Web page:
Yesterday, my husband and I celebrated five years of marriage. I still can’t believe we’ve been married for that long. Time has just flown by. It seems like just yesterday I was on my way to the hall, dressed up in my wedding gown with my tiara and my veil, my stomach aflutter with nervous butterflies of anticipation.
I’ve grown a lot since then, we both have. We didn’t realize exactly what marriage entailed, we figured it wouldn’t be any different than being boyfriend/girlfriend and co-parenting. Boy, were we wrong. It is different. With that piece of paper, you can easily become lax with one another. It somehow becomes startlingly easier to place your spouse on the back burner, because you’re married and that is a lifetime commitment.
Only, it’s not. In our five years of marriage, we’ve learned how difficult it really, truly is. We’ve watched other marriages fall apart, we’ve seen other people been burned by the same mistakes a lot of us make.
We’ve realized that a lifetime commitment doesn’t actually mean a lifetime commitment, and that can be a bloody terrifying thing. But it’s also a freeing realization, because once you come to terms with that, you start to appreciate your spouse more for who they are and what they bring to the table. You stop taking them for granted, because there is no guarantee. You work on yourself too, because you realize that your faults will not be excused simply because of that piece of paper.
A lot of people think we have it together, they think that we have a perfect marriage because we love each other very much. But that couldn’t be further from the truth. While we do love each other very much, and while we do have a chemistry that is – in my humble opinion – quite intense and burning, we are not perfect and neither is our marriage. You cannot compare yourself and your marriage to other people and their marriages, anyway. That’s incredibly crippling and damaging. It’s self-sabotage at its ugliest.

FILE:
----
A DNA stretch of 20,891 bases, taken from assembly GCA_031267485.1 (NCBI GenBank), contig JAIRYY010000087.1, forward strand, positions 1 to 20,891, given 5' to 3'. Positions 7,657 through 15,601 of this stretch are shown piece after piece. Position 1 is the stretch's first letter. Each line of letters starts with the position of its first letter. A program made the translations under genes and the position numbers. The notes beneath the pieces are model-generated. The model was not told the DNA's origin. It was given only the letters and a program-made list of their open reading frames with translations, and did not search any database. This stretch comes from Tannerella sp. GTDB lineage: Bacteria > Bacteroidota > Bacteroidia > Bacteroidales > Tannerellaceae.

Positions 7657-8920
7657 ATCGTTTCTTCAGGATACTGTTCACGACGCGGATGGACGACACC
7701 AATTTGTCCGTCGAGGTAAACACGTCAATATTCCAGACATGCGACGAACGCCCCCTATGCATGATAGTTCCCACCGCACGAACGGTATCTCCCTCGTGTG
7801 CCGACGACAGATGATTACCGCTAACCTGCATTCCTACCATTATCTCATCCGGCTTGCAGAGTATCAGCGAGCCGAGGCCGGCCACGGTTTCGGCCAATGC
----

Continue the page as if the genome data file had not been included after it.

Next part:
Love is garden, and you need to tend to it frequently to keep the weeds out and the plants healthy and growing.
Anyway, notes of reflection completed…
For our anniversary, I had our neighbor, a very talented wood worker, craft Matt a beautiful pair of wooden spacers (which, for the record, are not a sex toy; they are plugs for your EARS, thank you very much). Matt brought me home a gift too:
I’ve been saying for quite some time that I really wanted a bike. I wanted to go for bike rides in the evening. I haven’t really been on a bike since I was sixteen years old, not including the one time my neighbor let me take her new bike for a quick spin in the driveway (which is subsequently when I decided I needed a bike of my own).
I didn’t need anything fancy as I’m not intending on going on mountain trails or doing any bike marathons, and I fell in love with this blue and white bike when we were shopping at Canadian Tire one day. It’s retro, and it’s comfortable. He remembered, and he brought it home for me, and I squealed with excitement because I have a bike! I have a bike! I love my bike!
I still haven’t had the opportunity to take it out for a spin, but that’s my intention tonight.
P.S. For those of you interested, you can read all about our wedding by clicking on these posts: